Predictive policing has unmasked a new breed of future criminals: MPs.
A new testing system has put five EU politicians in the spotlight as “at risk” of committing future crimes. Luckily for them, it’s not a tool used by law enforcement agencies, but rather one designed to expose the dangers of such schemes.
The project is the brainchild of Fair Trials, a criminal justice monitoring organization. The NGO is campaigning for a ban on predicting policing that uses Data Analytics to predict when and where crimes are likely to happen – and who might commit them.
Proponents argue that the approach can be more accurate, objective, and effective than traditional policing. But critics warn that it perpetuates historical prejudices, disproportionately targets marginalized groups, reinforces structural discrimination, and violates civil liberties.
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“It may seem incredible that law enforcement and criminal justice agencies make predictions about crime based on people’s background, class, ethnicity and associations, but that is the reality of what is happening in the EU,” Griff said Ferris, senior legal and policy officer at Fair Trials.
In fact, the technology is becoming increasingly popular in Europe. In Italy, for example, a tool called Dalia analyzed ethnicity data to create profiles and predict future crime. In the Netherlands, on the other hand, the so-called Top 600 list was used to predict which young people will commit serious crimes. One in three people on the list – many of whom reported being harassed by police – was of Moroccan descent.
To illustrate the effects, fair trials were developed a sham assessment of future criminal behavior.
Unlike many real systems used by the police, the analysis has been made completely transparent. The test uses a questionnaire to profile each user. The more “yes” answers they give, the higher their risk score. Here you can try it yourself.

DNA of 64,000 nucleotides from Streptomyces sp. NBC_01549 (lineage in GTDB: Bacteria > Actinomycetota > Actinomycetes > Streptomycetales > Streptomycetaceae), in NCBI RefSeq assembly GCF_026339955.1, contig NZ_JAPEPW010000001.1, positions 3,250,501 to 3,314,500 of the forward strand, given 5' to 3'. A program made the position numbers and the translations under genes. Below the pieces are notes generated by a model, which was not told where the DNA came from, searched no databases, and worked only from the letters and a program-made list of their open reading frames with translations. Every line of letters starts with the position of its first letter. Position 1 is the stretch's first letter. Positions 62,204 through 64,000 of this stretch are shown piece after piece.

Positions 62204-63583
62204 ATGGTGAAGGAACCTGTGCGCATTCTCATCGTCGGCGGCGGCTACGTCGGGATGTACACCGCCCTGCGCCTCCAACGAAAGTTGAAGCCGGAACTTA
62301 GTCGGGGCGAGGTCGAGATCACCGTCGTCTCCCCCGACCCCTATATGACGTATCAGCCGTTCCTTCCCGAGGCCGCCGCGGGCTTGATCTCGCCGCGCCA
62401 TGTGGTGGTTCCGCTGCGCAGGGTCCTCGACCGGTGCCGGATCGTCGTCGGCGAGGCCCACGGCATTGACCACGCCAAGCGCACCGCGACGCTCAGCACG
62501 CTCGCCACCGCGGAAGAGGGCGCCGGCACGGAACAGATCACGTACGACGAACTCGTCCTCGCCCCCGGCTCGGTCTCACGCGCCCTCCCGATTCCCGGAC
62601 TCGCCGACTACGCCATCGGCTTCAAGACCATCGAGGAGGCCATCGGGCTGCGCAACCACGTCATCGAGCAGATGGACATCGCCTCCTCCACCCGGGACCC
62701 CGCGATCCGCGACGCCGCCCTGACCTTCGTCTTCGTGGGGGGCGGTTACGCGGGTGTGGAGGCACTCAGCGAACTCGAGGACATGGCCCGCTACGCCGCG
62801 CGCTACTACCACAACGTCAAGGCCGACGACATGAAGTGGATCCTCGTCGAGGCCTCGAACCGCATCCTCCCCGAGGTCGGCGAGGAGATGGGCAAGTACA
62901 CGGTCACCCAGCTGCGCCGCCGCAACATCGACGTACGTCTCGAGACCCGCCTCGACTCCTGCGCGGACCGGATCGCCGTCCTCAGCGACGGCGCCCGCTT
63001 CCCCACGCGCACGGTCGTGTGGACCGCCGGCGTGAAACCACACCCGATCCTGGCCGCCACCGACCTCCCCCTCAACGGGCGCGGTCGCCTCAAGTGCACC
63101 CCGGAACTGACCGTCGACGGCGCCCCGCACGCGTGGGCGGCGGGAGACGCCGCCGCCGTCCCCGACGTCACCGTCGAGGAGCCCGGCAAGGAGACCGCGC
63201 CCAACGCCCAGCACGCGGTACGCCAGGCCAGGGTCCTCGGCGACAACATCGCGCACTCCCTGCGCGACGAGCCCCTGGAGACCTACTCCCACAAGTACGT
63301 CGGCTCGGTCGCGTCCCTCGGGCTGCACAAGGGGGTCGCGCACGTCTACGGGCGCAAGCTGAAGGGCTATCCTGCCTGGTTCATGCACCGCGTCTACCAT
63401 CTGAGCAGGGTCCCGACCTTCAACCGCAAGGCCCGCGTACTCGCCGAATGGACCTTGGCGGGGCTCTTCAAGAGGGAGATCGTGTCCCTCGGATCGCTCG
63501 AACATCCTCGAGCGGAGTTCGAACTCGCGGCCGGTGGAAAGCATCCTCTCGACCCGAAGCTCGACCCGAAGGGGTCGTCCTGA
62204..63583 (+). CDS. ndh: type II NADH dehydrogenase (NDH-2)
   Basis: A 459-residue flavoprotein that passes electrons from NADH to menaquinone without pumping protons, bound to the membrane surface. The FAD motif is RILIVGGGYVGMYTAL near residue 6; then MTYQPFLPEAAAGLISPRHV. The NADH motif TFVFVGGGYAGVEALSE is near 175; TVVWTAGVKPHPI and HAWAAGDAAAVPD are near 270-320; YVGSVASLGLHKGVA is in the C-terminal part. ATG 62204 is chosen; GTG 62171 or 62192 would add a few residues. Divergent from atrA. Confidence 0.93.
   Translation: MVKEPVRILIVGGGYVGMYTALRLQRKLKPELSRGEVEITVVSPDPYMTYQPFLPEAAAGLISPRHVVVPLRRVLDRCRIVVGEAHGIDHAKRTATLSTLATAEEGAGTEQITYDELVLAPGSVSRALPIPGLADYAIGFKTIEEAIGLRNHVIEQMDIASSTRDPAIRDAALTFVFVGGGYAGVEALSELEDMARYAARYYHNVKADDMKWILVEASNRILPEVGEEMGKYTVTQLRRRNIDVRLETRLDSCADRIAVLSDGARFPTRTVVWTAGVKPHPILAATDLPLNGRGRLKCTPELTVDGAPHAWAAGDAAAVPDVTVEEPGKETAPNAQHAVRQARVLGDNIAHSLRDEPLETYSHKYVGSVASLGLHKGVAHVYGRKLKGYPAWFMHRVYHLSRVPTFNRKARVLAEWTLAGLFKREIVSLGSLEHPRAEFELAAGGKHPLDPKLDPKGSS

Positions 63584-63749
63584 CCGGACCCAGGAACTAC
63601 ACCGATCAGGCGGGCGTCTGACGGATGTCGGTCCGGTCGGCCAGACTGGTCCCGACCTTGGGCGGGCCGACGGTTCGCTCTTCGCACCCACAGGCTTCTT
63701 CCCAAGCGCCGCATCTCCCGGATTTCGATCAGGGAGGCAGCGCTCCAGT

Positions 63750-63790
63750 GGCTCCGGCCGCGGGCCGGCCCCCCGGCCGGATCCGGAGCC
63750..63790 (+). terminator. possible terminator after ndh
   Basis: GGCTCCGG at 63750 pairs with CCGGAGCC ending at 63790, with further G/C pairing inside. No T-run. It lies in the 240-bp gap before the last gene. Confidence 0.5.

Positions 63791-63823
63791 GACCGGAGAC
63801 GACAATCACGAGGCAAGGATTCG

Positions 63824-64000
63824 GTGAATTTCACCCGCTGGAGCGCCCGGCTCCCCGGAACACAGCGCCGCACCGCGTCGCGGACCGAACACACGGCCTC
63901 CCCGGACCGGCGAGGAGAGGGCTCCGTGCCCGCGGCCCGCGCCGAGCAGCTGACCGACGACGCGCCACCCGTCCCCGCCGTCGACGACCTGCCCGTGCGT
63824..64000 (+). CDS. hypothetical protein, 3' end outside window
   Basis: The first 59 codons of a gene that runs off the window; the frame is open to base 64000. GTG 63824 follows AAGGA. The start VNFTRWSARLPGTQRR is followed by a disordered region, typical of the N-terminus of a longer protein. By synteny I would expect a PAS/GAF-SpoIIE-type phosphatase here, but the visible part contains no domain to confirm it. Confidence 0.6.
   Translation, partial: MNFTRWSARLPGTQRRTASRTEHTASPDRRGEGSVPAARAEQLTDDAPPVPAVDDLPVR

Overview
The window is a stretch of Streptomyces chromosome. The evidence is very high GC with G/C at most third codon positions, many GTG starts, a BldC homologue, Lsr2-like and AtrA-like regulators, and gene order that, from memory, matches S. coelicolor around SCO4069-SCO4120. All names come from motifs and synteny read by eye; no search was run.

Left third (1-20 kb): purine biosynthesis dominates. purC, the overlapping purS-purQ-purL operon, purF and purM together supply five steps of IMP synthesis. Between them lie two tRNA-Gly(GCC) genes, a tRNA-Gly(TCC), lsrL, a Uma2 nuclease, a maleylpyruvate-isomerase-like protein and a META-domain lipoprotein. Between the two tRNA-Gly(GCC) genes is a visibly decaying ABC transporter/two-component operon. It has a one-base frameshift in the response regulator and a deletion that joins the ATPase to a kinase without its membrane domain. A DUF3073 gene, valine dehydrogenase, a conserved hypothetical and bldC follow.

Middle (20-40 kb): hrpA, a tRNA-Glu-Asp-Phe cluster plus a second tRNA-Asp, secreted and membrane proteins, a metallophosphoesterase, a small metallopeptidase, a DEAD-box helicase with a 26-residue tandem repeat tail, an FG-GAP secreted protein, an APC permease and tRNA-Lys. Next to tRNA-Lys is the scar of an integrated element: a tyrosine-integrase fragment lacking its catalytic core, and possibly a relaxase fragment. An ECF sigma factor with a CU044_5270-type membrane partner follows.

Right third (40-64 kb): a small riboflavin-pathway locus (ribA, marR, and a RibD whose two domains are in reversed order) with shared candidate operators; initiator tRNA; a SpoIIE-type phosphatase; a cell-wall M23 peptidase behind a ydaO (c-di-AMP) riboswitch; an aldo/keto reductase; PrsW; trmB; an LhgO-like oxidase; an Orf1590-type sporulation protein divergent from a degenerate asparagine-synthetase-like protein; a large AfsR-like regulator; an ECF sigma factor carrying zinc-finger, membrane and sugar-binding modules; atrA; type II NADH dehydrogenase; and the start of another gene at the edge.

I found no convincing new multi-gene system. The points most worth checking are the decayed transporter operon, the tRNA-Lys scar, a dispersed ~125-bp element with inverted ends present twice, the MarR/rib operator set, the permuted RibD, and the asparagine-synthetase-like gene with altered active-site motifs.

Politicians from the Social Democrats, Renew, Greens/EFA and the Left Group were invited to test the tool. After completing the quiz, MPs Karen Melchior, Cornelia Ernst, Tiemo Wölken, Petar Vitanov and Patrick Breyer were all rated as “medium risk” for future offences.
“There should be no place in the EU for such systems – they are unreliable, biased and unfair.
The gang faces no consequences for their possible crimes. In real life, however, such systems could add them to police databases and subject them to close monitoring, random questioning, or stopping and searching. Your risk assessments may also be shared with schools, employers, immigration authorities and child protection services. Algorithms have even led to people being jailed with scant evidence.
“I grew up in a low-income neighborhood in a poor Eastern European country and the algorithm profiled me as a potential criminal,” said Petar Vitanov, an MEP in Parliament Bulgarian Socialist Partysaid in a statement.
“There should be no place in the EU for such systems – they are unreliable, biased and unfair.”
Fair Trials released the test results amid growing calls to ban predictive policing.
The issue has proven controversial in proposals for the AI Act, which aims to become the first-ever legal framework for artificial intelligence. Some lawmakers are pushing for a total ban on predictive policing, while others want to give law enforcement agencies leeway.
Fair Trials has given proponents of the systems a new reason to reconsider their views: the technology can target them, too.